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Don't call it what it is


"Most Americans hate gay people" according to Jeffrey, a Hollywood suit played by Campbell Scott (The Exorcism of Emily Rose). As Craig Lucas's filmmaking debut The Dying Gaul opens, the unctuous Jeffrey is doing his best to convince an unsuccessful screenwriter named Robert (Peter Sarsgaard, Jarhead) to straighten up his characters in order to get $1 million for his seemingly autobiographical script; i.e., turn a same-sex couple into a heterosexual couple. Does Robert surrender his vision for that jawdropping sum, which Jeffrey couches as a chance for artistic freedom? Wouldn't you?

"The Dying Gaul" is also the title of Robert's labor-of-love screenplay, which was inspired by a statue he and his recently deceased boyfriend saw on a trip to Europe. So the script's 1,172 occurrences of "Maurice" are changed to "Maggie" (this causes the computer to crash --- a satisfying touch) and Robert begins his soul-selling journey, an excursion he doesn't embark on alone.

Jeffrey starts coming on to Robert almost immediately --- "What a doll you are!" --- and the two of them engage in an affair. But the bisexual Jeffrey has a family, which includes two kids and wife Elaine (Patricia Clarkson, Good Night, and Good Luck), a former screenwriter who now spends her days padding around their boxy, sterile palace and doing laps in one of those ritzy pools that seem to melt into the horizon. And Elaine and Robert become as thick as thieves, though once Elaine wises up to Jeffrey's betrayal, she begins to toy with the already fragile Robert in an ingenious manner.

Elaine learns that Robert is a devotee of gay chat rooms, so she invents an identity and starts cruising for information about him online. What is initially an innocent pastime becomes increasingly diabolical after Robert admits to his anonymous confidante that he's doing his boss. Elaine's legwork allows her to pretend to be Robert's late lover communicating from the grave, a notion that the struggling Robert is all too ready to believe. Much of Gaul consists of voiceovers and typing, not one's usual idea of filmed entertainment but fascinating in the capable hands of Sarsgaard and Clarkson.

Gaul is basically a cleverly written --- if not entirely believable --- thriller featuring three of the most quietly electrifying actors around alternately commanding our sympathies and repulsing us with their inexcusable conduct. Scott has the least showy part as Jeffrey, but it's that restraint that makes him the most enigmatic. Does he have valid reasons for his behavior or is he just a cement-filled bastard? As Elaine, Clarkson does her usual aristocratic Mona Lisa thing, registering everything from joy to shock to rage with the most imperceptible of flickers. Without some sort of backstory her character's rapid descent into cruelty defies explanation, though it's not as puzzling as her ultimate solution to the problem.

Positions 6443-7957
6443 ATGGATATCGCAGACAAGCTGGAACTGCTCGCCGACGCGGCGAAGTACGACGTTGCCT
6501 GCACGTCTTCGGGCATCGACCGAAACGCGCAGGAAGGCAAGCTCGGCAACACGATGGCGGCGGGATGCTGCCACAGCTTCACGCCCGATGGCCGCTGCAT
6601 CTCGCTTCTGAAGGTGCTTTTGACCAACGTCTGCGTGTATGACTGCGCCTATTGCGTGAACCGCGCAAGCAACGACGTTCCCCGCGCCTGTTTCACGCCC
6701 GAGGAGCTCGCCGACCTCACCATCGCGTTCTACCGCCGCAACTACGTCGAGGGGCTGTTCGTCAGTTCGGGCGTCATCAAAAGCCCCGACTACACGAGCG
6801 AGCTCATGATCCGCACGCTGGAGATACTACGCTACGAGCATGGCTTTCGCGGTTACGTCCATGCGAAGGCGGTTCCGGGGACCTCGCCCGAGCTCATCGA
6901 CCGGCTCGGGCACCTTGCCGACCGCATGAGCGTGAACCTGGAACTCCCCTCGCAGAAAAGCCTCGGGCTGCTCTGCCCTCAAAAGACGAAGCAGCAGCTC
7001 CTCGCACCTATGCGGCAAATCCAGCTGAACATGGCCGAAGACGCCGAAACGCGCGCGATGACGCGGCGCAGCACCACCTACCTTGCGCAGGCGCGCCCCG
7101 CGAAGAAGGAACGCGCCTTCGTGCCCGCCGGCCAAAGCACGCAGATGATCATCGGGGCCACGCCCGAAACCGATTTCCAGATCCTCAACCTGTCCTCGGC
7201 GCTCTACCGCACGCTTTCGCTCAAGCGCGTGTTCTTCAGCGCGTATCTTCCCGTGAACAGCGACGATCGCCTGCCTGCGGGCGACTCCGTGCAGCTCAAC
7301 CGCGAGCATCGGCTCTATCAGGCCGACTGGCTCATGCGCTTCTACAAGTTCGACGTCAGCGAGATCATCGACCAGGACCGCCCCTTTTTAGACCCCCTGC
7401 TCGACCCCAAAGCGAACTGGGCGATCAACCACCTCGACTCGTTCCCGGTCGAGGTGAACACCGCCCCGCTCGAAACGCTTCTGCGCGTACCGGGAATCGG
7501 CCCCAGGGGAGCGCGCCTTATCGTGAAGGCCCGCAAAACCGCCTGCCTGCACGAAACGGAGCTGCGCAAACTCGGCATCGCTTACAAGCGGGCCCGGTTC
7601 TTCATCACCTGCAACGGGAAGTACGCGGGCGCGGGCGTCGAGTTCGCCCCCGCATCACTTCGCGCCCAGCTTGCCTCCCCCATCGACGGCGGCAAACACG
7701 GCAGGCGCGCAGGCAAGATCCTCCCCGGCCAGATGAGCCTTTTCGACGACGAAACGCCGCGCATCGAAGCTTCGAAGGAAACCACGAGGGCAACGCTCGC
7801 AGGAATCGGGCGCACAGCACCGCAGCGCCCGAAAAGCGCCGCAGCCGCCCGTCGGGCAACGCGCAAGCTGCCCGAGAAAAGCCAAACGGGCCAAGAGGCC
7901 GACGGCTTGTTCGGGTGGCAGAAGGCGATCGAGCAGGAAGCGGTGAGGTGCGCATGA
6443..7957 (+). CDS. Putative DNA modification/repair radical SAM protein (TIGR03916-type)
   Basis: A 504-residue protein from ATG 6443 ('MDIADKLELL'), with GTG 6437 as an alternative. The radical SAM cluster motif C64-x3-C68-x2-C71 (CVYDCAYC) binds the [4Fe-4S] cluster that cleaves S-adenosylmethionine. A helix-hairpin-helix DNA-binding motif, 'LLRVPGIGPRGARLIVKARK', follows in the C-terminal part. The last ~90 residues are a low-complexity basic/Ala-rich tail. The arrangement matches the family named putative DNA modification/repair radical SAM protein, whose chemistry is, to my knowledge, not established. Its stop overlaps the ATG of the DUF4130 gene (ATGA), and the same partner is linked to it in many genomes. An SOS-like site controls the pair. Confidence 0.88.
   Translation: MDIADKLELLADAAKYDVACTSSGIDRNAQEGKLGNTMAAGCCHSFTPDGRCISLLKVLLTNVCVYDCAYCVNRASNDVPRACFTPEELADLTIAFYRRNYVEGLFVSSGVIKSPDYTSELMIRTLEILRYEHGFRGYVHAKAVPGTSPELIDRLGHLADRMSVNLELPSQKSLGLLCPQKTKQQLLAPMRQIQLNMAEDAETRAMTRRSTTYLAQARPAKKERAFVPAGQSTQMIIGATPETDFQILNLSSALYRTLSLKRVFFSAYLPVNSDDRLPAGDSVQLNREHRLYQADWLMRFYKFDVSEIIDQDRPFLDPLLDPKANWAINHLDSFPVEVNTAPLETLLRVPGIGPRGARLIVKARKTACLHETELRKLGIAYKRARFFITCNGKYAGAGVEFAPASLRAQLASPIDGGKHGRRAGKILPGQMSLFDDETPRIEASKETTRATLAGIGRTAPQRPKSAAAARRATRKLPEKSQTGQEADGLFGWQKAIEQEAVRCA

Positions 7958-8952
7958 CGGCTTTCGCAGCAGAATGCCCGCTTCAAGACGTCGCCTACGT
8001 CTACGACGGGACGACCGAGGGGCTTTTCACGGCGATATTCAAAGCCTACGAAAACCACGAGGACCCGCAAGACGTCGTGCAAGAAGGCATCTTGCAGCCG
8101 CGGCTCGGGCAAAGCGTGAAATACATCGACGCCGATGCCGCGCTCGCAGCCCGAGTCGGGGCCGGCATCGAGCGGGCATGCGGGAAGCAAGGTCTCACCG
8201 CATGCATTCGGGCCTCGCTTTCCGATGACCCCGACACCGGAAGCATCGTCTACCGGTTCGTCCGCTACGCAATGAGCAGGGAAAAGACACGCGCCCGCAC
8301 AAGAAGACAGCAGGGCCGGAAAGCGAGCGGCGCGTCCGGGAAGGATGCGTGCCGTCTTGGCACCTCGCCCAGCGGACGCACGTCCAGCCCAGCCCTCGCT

And Sarsgaard just gets better and better every time he steps in front of a lens. Robert's hysterical breakdown after sex with Jeffrey is one of the most raw, uncomfortable moments I've seen on screen in some time. Sarsgaard's languid intensity and is-he-or-isn't-he ambiguity --- used to great effect in Kinsey --- brings to mind a young John Malkovich, who actually played Sarsgaard's musketeer dad in the beautifully cast yet horribly executed remake of The Man in the Iron Mask.

Craig Lucas adapted his 1998 off-Broadway play for his first foray into directing. And he skillfully navigates waters that have swallowed up others who have tried to leap from stage to screen. Lucas has a little Tinseltown experience, having scripted films like Prelude to a Kiss and the landmark AIDS drama Longtime Companion, but he definitely has a filmmaker's eye, whether he's shooting a tabletop tryst between Jeffrey and Robert in fiery silhouette or simply shoving the camera in the faces of his dependably awesome cast for maximum impact.

Steve Reich's mundane and plinky score is de rigueur for films in which characters that seem to have it all are still vaguely dissatisfied. And the foreshadowing... well, I guess it's a bit of a Catch-22: When a filmmaker telegraphs, it's usually obvious enough to send the eyeballs of a viewer skyward. Without a little foreshadowing, however, the filmmaker runs the risk of alienating the audience with a third-act revelation from out of nowhere. Your only real defense as a moviegoer is to limit yourself to one film every five years or refrain from thinking until it's time to remember where you parked your car.

The Dying Gaul (R), directed by Craig Lucas, is opening Friday, January 11, at the Little Theatres.